Wednesday, May 18, 2016

Three types of Customers

As a Product Owner and/or member of an agile team, you might be challenged with the concept of "customer value". Some people consider that only things which are useful to those who are end users of the product have real value. However, that falls short of what a customer is, so here is an overview of which groups of customers you must consider.

Primary Customers

Also known as "end users". The people who actively use your product until the end of the product's lifecycle. If we consider a Teddy bear, that might be the kid who actually plays with it.
This group of customers is typically the easiest to please, because you can directly study their behaviours.
A Product Owner should understand their Primary Customers to make a great product.

Based on the Kano Model, you can please them by triggering their "Excitement".

Secondary Customers

Also known as "Buyers". They are the ones making the purchasing decision. For some products, they might be "users", for others - not. If we consider the Teddy bear, that might be the parents or relatives who wants to buy a present for a child.
This group of customers may not even understand what incites the Primary customers and may even have conflicting interests with them.
A Product Owner must be aware of the Secondary Customers, because they determine the financial success of the product.

Based on the Kano Model, they typically look at "Performance" criteria and try to find the best value.

Indirect Customers

Also known as "Regulators". They might neither buy nor use your specific product, but they still want some say. If they actually get in touch with your product, that may be because of a dual role. If we consider the Teddy bear, that could be an activist group asking for a statement that you pay Fair Wages and provide Safe Working Conditions - it could also be the government demanding the teddy to be non-flammable and non-toxic.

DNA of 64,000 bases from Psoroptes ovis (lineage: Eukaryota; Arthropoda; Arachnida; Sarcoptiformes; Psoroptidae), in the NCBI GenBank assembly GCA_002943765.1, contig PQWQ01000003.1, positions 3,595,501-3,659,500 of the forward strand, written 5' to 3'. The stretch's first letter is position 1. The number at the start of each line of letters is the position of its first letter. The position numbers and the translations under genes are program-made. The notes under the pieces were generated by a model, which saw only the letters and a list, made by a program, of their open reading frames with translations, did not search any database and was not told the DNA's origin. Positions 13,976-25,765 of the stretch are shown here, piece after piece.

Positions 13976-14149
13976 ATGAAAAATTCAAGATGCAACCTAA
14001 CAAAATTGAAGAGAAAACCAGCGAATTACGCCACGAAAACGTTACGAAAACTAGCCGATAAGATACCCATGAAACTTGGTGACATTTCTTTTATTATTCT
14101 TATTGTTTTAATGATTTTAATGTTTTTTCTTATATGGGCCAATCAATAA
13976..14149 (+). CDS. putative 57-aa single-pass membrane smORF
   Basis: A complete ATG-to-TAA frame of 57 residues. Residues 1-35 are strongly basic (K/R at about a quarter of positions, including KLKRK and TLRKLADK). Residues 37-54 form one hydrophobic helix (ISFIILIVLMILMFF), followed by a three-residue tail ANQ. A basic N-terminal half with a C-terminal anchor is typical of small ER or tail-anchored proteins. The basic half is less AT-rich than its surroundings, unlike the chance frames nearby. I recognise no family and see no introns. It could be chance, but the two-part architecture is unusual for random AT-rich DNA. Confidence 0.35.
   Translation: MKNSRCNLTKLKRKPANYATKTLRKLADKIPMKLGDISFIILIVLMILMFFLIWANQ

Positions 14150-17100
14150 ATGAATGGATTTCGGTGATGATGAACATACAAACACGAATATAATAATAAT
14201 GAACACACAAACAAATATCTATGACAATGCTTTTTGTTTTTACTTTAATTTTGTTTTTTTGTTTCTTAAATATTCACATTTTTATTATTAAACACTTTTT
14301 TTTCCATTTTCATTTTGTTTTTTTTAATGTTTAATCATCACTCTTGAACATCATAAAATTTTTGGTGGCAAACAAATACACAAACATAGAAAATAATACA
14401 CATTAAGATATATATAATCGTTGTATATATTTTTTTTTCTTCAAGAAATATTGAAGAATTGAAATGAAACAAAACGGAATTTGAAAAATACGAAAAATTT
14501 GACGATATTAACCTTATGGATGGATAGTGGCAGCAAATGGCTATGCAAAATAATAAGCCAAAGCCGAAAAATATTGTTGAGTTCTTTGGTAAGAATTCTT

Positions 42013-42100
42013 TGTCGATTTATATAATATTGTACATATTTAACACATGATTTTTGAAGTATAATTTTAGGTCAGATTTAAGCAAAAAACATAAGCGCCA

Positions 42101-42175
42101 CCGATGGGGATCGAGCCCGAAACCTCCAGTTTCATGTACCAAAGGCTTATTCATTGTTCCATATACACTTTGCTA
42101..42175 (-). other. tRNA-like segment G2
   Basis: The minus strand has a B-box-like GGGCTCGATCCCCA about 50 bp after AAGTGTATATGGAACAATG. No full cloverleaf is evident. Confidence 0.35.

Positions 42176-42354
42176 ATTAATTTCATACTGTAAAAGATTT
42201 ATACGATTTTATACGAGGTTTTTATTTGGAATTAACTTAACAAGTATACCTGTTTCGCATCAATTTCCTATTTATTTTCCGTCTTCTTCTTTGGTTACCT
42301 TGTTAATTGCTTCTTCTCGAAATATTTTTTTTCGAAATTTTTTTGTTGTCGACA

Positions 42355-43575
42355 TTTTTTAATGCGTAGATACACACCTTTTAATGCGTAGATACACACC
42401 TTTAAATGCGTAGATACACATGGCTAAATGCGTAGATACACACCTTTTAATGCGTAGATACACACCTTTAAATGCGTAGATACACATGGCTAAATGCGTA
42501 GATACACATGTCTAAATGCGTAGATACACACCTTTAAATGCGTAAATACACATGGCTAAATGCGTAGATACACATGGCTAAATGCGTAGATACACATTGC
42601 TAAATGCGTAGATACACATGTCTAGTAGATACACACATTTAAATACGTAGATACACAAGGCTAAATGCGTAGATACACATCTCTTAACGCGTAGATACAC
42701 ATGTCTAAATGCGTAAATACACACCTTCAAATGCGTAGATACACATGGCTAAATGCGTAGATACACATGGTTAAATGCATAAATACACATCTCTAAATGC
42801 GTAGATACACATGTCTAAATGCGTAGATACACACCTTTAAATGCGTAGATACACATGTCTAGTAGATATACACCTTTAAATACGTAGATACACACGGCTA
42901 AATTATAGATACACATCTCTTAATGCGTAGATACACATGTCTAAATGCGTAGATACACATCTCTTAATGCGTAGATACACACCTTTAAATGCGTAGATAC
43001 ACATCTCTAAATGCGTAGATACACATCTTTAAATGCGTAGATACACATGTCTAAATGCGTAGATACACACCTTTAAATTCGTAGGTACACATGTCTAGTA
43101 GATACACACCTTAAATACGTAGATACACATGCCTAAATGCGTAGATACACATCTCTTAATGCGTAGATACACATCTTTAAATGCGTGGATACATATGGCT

This group of customers is impossible to please and will not generate a cent of revenue. The best thing you can do is not to displease them or draw their attention towards you. Keep them satisfied with minimal cost and effort.

As Product Owner, you must understand the demands of your Indirect Customers, because if you don't - they'll kick your product off the market. The hardest part may be not diluting your Product Vision in doing so.
Indirect customers are the worst nightmare of every product owner, because they will add as many non-value adding, potentially counterproductive requirements as possible into even the simplest product.

Based on the Kano Model, they require "Hygiene" criteria.


You must be aware of all customer groups. Never lose sight of any of these groups. Invest sufficient time to understand them. Do what is necessary to make your product positive towards their needs and demands.

Suggestion: Do you want to make these explicit in your Plannings?

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